"But I think some of our efforts (at the Department of Conservation) have paid off, too. We have youth seasons for everything from waterfowl to deer to turkey and I think that's getting more young people involved in the sport.

"And I think our game management, the low cost of our licenses and our efforts to simplify regulations have helped, too."

Kansas, which had been on an upward trend in hunter numbers before a dip in the 2006 survey, also is making progress.

It, too, has many youth hunting seasons and mentoring programs. And it has addressed access problems by establishing a WIHA (Walk-in Hunting Areas) program, in which the state leases land from willing landowners and opens it to the public for hunting.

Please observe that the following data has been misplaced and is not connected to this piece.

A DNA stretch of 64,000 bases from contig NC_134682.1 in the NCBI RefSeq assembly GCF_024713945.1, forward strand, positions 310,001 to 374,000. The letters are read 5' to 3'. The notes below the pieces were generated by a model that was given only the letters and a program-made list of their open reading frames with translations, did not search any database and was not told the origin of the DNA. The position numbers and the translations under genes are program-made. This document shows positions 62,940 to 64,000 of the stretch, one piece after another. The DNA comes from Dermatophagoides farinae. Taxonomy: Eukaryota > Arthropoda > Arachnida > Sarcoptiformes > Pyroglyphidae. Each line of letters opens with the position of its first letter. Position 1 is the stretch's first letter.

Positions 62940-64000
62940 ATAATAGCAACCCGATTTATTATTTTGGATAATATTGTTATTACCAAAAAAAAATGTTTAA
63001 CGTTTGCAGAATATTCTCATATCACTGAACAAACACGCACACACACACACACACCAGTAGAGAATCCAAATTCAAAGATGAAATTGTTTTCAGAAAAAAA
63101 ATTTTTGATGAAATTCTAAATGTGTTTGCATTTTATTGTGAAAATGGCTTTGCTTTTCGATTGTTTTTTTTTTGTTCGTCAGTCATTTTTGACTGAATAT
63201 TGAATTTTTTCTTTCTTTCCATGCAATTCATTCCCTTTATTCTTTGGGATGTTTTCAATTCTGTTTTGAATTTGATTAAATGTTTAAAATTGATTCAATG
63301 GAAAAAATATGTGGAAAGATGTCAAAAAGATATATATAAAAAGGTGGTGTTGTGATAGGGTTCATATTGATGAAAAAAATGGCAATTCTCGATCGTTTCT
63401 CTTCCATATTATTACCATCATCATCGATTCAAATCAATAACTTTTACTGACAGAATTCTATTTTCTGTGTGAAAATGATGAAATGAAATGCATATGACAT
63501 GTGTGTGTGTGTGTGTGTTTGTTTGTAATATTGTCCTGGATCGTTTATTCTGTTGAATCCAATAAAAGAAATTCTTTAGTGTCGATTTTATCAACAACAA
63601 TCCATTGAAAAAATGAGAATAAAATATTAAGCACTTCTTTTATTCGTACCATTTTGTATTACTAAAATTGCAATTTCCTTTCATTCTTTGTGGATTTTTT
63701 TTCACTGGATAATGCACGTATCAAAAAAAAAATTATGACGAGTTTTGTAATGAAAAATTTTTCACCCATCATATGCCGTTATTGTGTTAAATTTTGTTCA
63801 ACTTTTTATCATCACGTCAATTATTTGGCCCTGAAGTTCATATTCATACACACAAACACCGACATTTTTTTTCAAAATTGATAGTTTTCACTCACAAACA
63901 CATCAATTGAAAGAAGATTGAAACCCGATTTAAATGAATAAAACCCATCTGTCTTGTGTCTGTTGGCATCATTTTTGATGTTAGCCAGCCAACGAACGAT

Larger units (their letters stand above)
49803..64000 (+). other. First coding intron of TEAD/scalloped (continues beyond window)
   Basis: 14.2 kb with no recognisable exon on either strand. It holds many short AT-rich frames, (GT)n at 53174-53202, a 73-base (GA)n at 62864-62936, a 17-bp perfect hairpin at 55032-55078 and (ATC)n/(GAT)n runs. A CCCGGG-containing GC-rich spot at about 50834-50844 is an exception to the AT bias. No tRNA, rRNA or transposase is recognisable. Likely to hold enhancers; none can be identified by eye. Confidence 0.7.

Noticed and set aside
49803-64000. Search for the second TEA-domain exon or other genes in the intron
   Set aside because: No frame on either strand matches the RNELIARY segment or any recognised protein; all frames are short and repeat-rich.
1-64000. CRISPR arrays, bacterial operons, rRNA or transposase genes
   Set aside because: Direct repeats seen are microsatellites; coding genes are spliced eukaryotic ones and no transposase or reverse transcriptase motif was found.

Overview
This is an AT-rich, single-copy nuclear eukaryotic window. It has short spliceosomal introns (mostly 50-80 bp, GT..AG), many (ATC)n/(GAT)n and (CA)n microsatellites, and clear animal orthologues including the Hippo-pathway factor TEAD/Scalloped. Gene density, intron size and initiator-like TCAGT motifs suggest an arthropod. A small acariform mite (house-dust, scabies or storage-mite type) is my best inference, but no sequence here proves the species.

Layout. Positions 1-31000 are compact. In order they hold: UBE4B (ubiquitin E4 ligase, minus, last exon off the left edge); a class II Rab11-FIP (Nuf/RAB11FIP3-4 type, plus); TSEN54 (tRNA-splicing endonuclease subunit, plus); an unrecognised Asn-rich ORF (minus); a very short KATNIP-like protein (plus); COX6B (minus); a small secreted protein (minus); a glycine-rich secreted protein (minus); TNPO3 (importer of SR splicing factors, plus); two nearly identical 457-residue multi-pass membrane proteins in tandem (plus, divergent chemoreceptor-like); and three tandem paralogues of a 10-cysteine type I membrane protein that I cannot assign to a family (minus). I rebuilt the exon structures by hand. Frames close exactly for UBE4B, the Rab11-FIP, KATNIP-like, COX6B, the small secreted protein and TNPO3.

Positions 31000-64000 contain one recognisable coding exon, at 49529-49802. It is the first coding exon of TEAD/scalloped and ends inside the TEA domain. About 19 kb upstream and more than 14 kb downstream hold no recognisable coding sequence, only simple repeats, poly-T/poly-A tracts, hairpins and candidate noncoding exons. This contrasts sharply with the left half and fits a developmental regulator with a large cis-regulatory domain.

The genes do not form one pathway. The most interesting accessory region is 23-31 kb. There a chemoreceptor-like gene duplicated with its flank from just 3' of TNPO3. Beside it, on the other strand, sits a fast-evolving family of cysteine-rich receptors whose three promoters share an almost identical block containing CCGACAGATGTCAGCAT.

That has brought Kansas national attention and helped re-kindle interest in the state's hunting.

"No one in Kansas can say they don't have a place to hunt anymore," Hayden said. "With this WIHA program, there is more opportunity than ever before."

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Richard Murphy represents a sign of hope for those who are concerned about the decline in hunter numbers.

He is part of hunting's "boomerang generation." He hunted during his early years, then quit when his life got busy. But now that his 12-year-old son Ryan has reached the age where he can hunt, he's back.

"My dad (Jack) started making longbows as a hobby," said Murphy, 39, who lives in Lee's Summit. "He and Ryan got together and made a bow for Ryan this summer. Then my dad made me one.